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Measure Email Response

Six Sigma – iSixSigma Forums Operations Call Centers Measure Email Response

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  • #53963

    Dear all,

    I am a stupid person in IT area. My recent project is involving measuring the operator response on replying customers\’ inquiry. What I can think of is randomly select some operators and ask them to give me their reply to measure the total response time. Because of customer requirement, we need to submit our daily performance about how much% that we can meet the customer specification (say within 2 hours). So we cannot promptly response to the customer on this issue.

    Our inhouse IT department can only draw out the report on email sender, receipient, and subject only. But cannot match out each email responding to. Any genius can help?

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    #192308

    Nick
    Participant

    I don’t have a good solution for you but it may be enough to spur your thoughts. Perhaps some others in this forum will be able to provide better ideas as well.

    I recently faced a similiar problem for phone calls (not emails). When the call center was unable to answer the call live they are required to respond to the voice message within a set period of time. Fortunately the call center had a very narrow focus so their weekly volume was small which allowed us to manually log the each voice message event in a spreadsheet (timestamp when the message was left and the timestamp when we returned the call) and compute the difference for every voice message left. Obviously this call center did not have the latest and greatest phone system and software either. The right technology would make a world of difference here.

    If your IT department could put the customer’s email address and timestamp of the email into separate fields on a spreadsheet all email sent/received then you could probably use the some spreadsheet formulas (i.e. the VLOOKUP command) to match an incoming email (i.e. customer request) to an outgoing email (i.e. your response to the customer) and then compute the time difference from the respective timestamps.

    Very manual and clunky way to do business but it may be better than nothing. This also assumes that each customer request will have a unique email address and only have a single request open at one time. I’m sure these assumptions wouldn’t be difficult to violate but if they hold true for 90-95% of your population it might be good enough.

    Nick

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    #192333

    Thanks Nick. That’s about what the IT people helping to do. However, as said it cannot match 100% or even 90% confidence.

    Regarding with your call center case, it is very manual. I am glad that our current call centre phone system is advance enough to record the response time of even the return of the voice message…..

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    #195863

    Sheldon
    Member

    Usually there are two metrics call centers look at 2 email metrics, the first one is how long did it sit in the inbox before we opened it. The second is how long did it take for us to close the email, or reply to the customer. There is software packages out there that will give you every type of report you could want about email response time. Google Call Center email tracking software, you will get a plethora of companies that offer this product.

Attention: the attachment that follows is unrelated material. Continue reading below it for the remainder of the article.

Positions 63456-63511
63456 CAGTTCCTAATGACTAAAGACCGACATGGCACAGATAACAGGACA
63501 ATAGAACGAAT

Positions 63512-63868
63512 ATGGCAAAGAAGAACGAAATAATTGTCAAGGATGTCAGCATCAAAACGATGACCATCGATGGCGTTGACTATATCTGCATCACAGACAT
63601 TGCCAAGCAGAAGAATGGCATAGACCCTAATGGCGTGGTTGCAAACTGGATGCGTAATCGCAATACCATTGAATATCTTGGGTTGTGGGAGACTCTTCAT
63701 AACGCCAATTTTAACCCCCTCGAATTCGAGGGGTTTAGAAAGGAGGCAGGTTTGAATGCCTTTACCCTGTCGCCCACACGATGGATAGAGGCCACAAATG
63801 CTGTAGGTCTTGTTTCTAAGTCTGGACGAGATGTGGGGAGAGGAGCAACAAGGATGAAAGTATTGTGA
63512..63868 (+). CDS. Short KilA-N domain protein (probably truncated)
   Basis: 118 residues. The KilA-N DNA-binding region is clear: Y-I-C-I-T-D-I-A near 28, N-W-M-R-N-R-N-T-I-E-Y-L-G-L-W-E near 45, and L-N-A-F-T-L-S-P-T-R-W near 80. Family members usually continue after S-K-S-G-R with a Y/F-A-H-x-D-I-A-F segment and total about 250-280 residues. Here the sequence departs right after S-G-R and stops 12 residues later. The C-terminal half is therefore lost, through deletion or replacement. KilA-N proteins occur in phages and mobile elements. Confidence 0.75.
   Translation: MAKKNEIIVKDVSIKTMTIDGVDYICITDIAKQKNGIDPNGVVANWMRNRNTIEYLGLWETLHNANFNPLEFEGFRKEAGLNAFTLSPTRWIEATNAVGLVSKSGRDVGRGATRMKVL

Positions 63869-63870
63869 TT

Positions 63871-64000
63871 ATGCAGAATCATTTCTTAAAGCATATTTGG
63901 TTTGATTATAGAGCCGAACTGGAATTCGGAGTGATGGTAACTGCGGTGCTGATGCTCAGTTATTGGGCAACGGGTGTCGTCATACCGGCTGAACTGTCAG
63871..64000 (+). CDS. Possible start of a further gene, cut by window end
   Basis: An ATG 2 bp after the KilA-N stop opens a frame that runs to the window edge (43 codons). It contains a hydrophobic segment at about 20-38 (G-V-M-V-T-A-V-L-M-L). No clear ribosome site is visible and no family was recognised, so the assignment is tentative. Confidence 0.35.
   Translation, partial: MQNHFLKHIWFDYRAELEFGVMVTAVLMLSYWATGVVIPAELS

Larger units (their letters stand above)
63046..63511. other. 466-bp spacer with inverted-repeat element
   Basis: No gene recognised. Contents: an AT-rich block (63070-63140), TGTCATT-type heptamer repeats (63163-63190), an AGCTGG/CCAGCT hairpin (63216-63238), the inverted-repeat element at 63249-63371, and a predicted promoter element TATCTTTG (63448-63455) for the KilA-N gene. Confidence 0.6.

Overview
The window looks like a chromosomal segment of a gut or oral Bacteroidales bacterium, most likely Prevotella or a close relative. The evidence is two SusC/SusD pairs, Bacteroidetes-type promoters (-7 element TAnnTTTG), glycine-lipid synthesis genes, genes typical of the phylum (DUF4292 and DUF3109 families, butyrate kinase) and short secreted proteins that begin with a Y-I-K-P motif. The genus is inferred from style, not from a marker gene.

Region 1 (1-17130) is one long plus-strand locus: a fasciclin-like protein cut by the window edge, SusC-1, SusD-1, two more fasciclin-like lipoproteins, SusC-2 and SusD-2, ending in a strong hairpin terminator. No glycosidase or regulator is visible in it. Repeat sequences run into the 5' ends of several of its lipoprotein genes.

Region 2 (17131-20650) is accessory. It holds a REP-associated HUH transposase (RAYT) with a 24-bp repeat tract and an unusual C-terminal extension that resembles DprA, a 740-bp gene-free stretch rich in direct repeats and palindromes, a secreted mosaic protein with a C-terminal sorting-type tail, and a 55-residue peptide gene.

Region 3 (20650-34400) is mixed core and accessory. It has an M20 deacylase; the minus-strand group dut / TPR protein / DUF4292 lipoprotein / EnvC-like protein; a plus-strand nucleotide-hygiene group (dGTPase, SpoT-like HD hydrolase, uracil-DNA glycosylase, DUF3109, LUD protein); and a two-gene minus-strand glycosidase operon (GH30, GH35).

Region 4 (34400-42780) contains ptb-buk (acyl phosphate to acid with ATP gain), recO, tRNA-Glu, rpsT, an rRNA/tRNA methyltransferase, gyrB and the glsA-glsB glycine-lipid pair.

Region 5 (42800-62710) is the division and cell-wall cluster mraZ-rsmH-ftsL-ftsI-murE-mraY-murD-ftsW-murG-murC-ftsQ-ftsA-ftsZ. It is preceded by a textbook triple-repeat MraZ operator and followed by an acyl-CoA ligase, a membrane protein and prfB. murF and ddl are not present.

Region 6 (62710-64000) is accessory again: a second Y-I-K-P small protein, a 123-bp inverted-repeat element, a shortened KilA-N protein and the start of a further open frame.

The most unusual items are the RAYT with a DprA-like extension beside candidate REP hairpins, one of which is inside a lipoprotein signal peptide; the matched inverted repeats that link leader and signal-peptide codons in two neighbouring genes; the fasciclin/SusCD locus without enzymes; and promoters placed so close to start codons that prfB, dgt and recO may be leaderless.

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    #195885

    Kimmy Burgess
    Participant

    The important metric to measure email response is the click-through rate. It is about the number of people who open your email compared to the number of them that actually click the link to go to your website. The best way to make this happen is that your email message is targeted and relevant to your intended audience.

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    #195901

    Darth
    Participant

    @cashinasnap Kimmy your response makes no sense…who could have seen that coming? The thread talks about the response of a call center to email coming in. In the past, all input to a call center was via phone call. The typical metrics were how long it took to answer, average handle time (AHT) and abandon rate. With many inquiries now coming in via email, @sheldon18 describes equivalent measures in how long it takes to open an email and how long it takes to respond and close the email. It has nothing to do with what you posted.

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    #195904

    Sheldon
    Member

    @Darth Kimmy’s response is not as bad as you may think, it is distantly related to response time, while her response is not the best way to measure email response time, it can be a good measurement of how effective your marketing is. Which in turn you can use the click through rate from each marketing campaign to judge the number of staff you need to flex. If you are not staffed correctly to handle a specific marketing campaign it can affect your response time. It is a tool but its not necessarily the best tool to use.

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    #195907

    Darth
    Participant

    @sheldon18 Nice stretch Shelly…. I can agree it was a great answer for a different question. :-).

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